5. An apparatus according to claim 1, wherein said setting means comprises a stop having an opening whose diameter in the scanning direction is larger than the diameter in the perpendicular direction.
6. An apparatus according to claim 1, wherein said setting means comprises a stop having an opening that provides a predetermined transmittance distribution in which a change in transmittance in the perpendicular direction is different from a change in transmittance in the scanning direction.
7. An apparatus according to claim 1, wherein said scanning means comprises a mask stage which moves while holding the mask, and a substrate stage which moves while holding the substrate, independently of said mask stage, and said scanning means synchronously moves said mask stage and said substrate stage at a rate corresponding to a projection magnification of said projection means in the scanning direction.
8. An apparatus according to claim 7, wherein the projection magnification of said projection means is 1/N, where N>1.
9. A device manufacturing method comprising the step of transferring a device pattern onto a substrate by using an apparatus according to any one of claims 1-8.
10. A scanning type exposure apparatus comprising:
illumination means for illuminating a mask;
projection means for projecting a pattern of the mask onto a substrate; and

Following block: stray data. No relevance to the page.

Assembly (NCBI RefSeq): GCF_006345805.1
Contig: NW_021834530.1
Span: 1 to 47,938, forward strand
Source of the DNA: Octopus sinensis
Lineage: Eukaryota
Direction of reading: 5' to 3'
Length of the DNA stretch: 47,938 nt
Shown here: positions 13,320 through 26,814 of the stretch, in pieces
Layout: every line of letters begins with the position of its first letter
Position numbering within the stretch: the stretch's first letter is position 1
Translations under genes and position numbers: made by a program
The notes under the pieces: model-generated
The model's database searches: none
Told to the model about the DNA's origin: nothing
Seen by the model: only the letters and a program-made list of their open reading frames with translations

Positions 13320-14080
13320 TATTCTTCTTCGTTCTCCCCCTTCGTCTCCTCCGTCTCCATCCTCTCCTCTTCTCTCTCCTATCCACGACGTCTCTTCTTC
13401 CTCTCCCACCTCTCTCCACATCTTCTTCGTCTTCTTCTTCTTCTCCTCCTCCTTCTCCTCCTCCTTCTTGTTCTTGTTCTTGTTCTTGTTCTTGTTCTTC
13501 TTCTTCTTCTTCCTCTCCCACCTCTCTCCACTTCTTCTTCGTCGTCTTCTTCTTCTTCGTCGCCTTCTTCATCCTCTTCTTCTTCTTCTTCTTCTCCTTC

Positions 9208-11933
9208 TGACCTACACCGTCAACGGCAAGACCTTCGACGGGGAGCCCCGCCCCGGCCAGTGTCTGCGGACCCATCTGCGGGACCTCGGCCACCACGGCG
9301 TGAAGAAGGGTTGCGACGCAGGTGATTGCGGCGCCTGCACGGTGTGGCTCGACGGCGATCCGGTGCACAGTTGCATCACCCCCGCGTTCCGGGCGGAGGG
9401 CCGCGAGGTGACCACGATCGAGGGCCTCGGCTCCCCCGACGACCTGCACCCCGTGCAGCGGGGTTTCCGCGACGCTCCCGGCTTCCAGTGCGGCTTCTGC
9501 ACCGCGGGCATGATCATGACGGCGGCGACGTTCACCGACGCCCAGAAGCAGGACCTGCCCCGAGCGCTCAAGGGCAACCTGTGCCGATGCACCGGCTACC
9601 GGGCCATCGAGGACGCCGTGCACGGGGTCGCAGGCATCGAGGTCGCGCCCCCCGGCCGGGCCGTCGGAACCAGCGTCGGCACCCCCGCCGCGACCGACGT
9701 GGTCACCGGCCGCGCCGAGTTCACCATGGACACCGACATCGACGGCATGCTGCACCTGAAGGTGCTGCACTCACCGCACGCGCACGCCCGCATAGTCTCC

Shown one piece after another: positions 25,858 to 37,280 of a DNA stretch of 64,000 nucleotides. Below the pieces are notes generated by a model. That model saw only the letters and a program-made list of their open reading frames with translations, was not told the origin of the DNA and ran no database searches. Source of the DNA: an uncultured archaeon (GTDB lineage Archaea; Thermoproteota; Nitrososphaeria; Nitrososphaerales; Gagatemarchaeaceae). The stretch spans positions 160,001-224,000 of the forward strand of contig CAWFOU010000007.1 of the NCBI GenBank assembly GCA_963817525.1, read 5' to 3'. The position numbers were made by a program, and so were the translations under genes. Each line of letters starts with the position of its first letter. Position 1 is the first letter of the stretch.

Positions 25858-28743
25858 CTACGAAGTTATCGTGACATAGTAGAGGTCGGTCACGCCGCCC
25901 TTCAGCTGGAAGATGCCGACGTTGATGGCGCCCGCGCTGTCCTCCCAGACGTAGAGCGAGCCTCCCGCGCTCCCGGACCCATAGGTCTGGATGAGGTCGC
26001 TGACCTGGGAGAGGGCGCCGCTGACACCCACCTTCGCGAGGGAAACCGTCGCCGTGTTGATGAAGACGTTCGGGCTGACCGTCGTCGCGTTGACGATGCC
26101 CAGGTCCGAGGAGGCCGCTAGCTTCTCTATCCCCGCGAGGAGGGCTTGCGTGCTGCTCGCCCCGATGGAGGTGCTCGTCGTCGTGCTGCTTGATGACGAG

scanning means for scanning, in a scanning direction, the mask and the substrate relative to said illumination means and said projection means,
wherein said illumination means comprises means for setting an effective numerical aperture in the scanning direction to be larger than an effective numerical aperture in a direction perpendicular to the scanning direction.
11. An apparatus according to claim 10, wherein said setting means sets the effective numerical aperture in the scanning direction and the effective numerical aperture in the perpendicular direction such that resolutions of said apparatus in the scanning direction and in the perpendicular direction are equal to each other.
12. An apparatus according to claim 10, wherein said setting means comprises a stop having only two openings arranged in the scanning direction each of whose diameter in the scanning direction is larger than the respective diameter in the perpendicular direction.
13. An apparatus according to claim 10, wherein said scanning means comprises a mask stage which moves while holding the mask, and a substrate stage which moves while holding the substrate, independently of said mask stage, and said scanning means synchronously moves said mask stage and said substrate stage at a rate corresponding to a projection magnification of said projection means in the scanning direction.
14. An apparatus according to claim 13, wherein the projection magnification of said projection means is 1/N, where N>1.